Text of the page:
Abu Omar Al Itani is a brawny fisherman who talks and walks briskly under Lebanon’s relentless sun.
He points a deeply bronzed hand to Beirut’s famous Raouche Rocks, then gestures broadly to the rocky beach adjacent.
“We’ve been in this area for over 120 years,” he announces proudly. “Since my great grandfather was alive.”
He points to a jungle of concrete waterbreakers next to the beach.
“He had a farm here. He had cows and had even built a freshwater well.”
The small beach — Dalieh, as it is commonly called — is mostly an outcropping of rock upon which fishermen fish, children swim and families picnic.
It is one of the only remaining beachfronts on Beirut’s sparkling Mediterranean coastline that remain accessible for free use by the public. That makes it a popular locale for Beirut residents from all socio-economic backgrounds, placing the Dalieh beach at odds with its surroundings.
Decades of development have transformed the once-coastal farmlands of the Raouche area into an upmarket commercial and residential area. Polished cafes and luxurious hotels now line the expanse of the area’s corniche.
Some of Abu Omar’s relatives rest in the shade of a wooden shack, taking a brief respite from the day’s work. At another makeshift station nearby, employees sell refreshments to parched tourists.
Others promote boat tours to tourists under the sweltering sun — for $8 a head. In Lebanon’s current economic climate, not many Lebanese take them up on the offer.
“Just Lebanese diaspora visiting for the summer who can afford to,” Abu Omar says. Otherwise it’s mostly a clientele of Arab tourists and foreigners.
On the face of it, it looks like a tourism business. But the presence of the Itani clan in Dalieh goes beyond the monetary.
The Itanis are commonly recognised as one of the original “seven families of Beirut”, from which all Beiruti family branches are said to be descended. Their roots stretch as far back as the 14th century Mamluk period.
According to folklore, the seven families signed an accord with a Mamluk governor in the 1350s to defend the city and its shores from invaders.
In the present day, the Dalieh branch of the Itani family has taken deeply to their role as protectors.
Abu Omar and his relatives guard the coast vigilantly. Having essentially grown up on the rugged beach, they know all its nooks and crevices, every cave. They know the swell of the riptides.
They and their sons — some as young as 6 — can dive deftly from the iconic offshore Raouche rock formations, expertly avoiding underwater rocks by memorising their placement.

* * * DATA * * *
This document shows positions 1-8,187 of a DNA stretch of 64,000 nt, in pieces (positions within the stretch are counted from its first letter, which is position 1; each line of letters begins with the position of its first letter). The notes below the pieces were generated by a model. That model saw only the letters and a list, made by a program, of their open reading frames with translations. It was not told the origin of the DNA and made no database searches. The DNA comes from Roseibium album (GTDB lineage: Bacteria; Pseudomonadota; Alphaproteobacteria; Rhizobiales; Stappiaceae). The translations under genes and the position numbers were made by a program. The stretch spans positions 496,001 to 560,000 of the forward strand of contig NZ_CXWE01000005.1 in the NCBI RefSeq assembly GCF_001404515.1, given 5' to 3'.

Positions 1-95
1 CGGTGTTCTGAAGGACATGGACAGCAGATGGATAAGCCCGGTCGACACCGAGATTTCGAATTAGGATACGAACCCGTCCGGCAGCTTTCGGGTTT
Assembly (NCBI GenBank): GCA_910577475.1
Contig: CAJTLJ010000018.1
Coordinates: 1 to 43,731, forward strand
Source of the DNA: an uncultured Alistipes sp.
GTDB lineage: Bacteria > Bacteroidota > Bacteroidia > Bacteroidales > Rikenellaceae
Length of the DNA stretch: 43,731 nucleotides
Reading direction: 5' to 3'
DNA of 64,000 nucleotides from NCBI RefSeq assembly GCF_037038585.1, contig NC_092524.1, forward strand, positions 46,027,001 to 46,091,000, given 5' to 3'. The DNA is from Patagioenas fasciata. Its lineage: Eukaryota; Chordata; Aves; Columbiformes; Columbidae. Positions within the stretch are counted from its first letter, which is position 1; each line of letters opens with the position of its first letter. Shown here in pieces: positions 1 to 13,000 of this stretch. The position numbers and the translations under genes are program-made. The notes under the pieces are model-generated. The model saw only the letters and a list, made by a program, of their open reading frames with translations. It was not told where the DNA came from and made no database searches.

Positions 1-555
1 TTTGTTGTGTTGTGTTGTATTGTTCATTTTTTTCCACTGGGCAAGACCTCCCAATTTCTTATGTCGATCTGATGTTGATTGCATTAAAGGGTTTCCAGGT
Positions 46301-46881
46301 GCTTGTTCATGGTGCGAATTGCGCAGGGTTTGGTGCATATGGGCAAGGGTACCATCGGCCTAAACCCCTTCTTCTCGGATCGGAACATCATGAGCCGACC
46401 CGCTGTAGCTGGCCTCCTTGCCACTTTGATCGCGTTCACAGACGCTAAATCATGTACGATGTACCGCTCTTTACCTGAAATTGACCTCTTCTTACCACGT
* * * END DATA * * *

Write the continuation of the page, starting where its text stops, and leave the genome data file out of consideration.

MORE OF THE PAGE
Fishermen by trade, the family operates on Dalieh as tour guides, lifeguards and sentinels of the communal beach.
“We know everything that happens here,” Abu Omar says. “We were born in this sea.”
He voices a staunch opposition to the Lebanese state, which he asserts has intentionally neglected the beachfront in recent years to advance a project to privatise the beach — making it indistinct from the remainder of Beirut’s seafront, lined with restaurants, hotels and resorts.
Stalls and cafes owned by the Itanis once lined the concrete jungle where Abu Omar’s grandfather’s farm once was, catering to communal beachgoers and tourists.
But in summer 2014, those stalls were demolished and the fishermen evicted, replaced by the rows of cement breakwater blocks which now populate the majority of the beach area. A fence was erected which largely obstructs the view of the beach from passers-by.
A civil society campaign has so far managed to thwart the plan by private developers, backed by the state, to fully privatise the remainder of the sands and build a private beach resort.
Abu Omar’s cousin, Mosbah, attributes it to the vocal opposition of civil society activists, and the determination of his family to protect the coast and their livelihoods.
The family of fishermen has instead stepped in, administering to the area to make up for the lack of government services.
Their constant presence in Dalieh gives them a clear view of “Suicide Rock”, a cliff on the shore overlooking the Raouche rocks which has been the site of many deaths, both intentional and accidental.
The Itanis often dive in to save ambitious cliff-divers and clumsy tourists.
Without their intimate knowledge of Dalieh’s waters, Abu Omar says, civil defence teams would never know how to recover the bodies. He himself has saved many lives. He’s also combed the waters for hours at a time in his boat, searching for the bodies of the fallen.
“When the sea is too strong, the state doesn’t allocate guards to warn people away from the ledge,” he explains bitterly. The de facto responsibility — a point of pride for him and his relatives — has also taken a psychological toll, he tells The National.
“If we weren’t here, people would die. We’re responsible for guarding the whole area.”
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